Thursday, March 23, 2023

The Arms of the "Other" Trinity

We've already seen the arms of Trinity College in a previous post (and may see them again in a later one, if I can adequately identify the accompanying personal arms), but today we're going to look at the arms of a different Cambridge educational institution: Trinity Hall.

Trinity Hall (as opposed to Trinity College!) was founded in 1350 by William Bateman, Bishop of Norwich, for the study of canon and civil law. The college received a Royal Charter from King Edward III in 1351.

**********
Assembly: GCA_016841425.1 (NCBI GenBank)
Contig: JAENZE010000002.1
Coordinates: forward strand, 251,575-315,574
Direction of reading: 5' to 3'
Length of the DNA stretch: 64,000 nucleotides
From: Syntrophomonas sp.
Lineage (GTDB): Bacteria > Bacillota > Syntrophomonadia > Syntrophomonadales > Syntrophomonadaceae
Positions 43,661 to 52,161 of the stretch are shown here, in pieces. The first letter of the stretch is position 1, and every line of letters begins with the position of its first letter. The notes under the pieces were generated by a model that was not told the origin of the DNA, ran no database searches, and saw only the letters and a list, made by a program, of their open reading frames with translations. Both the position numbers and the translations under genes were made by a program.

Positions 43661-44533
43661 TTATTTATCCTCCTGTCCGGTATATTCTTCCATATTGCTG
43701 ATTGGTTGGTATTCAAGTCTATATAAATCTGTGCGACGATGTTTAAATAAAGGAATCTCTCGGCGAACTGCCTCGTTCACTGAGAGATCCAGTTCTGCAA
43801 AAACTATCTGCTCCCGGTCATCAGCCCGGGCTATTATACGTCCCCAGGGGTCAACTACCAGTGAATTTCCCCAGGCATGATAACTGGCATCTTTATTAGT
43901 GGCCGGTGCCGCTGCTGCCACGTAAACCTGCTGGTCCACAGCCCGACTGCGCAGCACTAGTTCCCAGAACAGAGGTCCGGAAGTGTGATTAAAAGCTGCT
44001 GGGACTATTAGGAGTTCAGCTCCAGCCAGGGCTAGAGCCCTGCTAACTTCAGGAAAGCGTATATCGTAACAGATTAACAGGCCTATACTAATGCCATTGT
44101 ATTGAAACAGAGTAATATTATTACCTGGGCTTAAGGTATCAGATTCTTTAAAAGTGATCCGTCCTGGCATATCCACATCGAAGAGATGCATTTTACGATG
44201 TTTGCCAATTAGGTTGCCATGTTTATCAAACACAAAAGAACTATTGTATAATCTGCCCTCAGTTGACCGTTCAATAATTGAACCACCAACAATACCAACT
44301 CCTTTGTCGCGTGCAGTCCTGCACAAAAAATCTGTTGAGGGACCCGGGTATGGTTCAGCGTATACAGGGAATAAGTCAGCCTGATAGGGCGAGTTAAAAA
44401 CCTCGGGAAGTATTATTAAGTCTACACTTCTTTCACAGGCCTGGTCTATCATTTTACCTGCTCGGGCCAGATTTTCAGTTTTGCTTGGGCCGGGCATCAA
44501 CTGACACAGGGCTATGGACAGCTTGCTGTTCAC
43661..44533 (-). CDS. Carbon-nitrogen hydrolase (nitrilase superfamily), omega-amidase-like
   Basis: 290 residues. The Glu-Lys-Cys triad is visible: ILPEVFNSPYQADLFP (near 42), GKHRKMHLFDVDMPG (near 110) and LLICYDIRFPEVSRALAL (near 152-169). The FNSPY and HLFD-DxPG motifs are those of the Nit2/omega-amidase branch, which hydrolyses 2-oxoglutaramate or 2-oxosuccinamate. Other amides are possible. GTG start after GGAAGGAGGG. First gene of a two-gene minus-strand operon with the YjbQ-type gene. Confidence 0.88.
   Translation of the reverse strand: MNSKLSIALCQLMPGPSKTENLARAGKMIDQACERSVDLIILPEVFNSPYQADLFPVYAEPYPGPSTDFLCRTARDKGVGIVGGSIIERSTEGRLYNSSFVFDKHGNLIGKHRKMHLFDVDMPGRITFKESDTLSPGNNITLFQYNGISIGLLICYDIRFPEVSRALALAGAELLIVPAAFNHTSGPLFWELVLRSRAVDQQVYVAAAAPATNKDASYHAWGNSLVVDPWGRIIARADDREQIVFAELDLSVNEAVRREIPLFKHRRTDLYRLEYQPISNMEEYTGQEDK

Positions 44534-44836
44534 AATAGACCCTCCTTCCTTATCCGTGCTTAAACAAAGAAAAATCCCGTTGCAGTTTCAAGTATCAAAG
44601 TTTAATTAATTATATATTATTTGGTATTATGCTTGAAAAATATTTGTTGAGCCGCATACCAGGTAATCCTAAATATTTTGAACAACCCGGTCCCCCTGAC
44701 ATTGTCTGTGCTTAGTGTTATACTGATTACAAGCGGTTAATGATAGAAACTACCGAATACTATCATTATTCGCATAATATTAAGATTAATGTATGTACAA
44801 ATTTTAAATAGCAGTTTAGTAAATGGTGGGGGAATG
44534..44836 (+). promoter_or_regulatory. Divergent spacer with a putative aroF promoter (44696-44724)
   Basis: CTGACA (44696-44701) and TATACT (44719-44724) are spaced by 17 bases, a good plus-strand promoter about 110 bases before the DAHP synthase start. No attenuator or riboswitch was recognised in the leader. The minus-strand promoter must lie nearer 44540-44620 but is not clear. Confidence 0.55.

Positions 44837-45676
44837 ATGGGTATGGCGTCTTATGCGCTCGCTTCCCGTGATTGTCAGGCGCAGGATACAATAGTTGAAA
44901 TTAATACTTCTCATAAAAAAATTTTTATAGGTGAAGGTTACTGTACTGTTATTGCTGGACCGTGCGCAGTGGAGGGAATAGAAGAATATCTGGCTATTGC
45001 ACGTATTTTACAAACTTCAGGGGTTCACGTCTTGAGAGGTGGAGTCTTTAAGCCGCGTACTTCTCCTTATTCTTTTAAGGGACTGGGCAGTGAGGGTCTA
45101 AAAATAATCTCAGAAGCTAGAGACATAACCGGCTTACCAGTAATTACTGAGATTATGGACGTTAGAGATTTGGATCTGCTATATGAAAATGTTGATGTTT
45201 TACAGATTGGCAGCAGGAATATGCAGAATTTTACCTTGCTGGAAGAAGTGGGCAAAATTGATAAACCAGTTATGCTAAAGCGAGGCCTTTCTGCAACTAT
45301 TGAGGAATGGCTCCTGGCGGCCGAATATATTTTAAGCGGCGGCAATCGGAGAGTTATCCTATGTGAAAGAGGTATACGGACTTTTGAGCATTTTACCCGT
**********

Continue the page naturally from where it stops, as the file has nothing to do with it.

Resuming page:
The arms of Trinity Hall are based on those of the founder, but where Bishop Bateman's arms were Sable a crescent ermine within a bordure engrailed argent, the college's arms are Sable a crescent within a bordure engrailed ermine, thus making the bordure as well as the crescent ermine.

According to an entry in the Master's Statute Book, since lost, Bishop Bateman's father had borne these arms with three crescents; the arms with three crescents passed to his eldest son, while the second son bore them with two crescents, and the third son with one crescent for difference. That said, evidence made, and lost, so long after the event should be treated with caution.

The present arms of the college, differenced from the arms of the founder by making the bordure engrailed ermine, were granted in 1575 by Robert Cooke, Clarenceux King of Arms.

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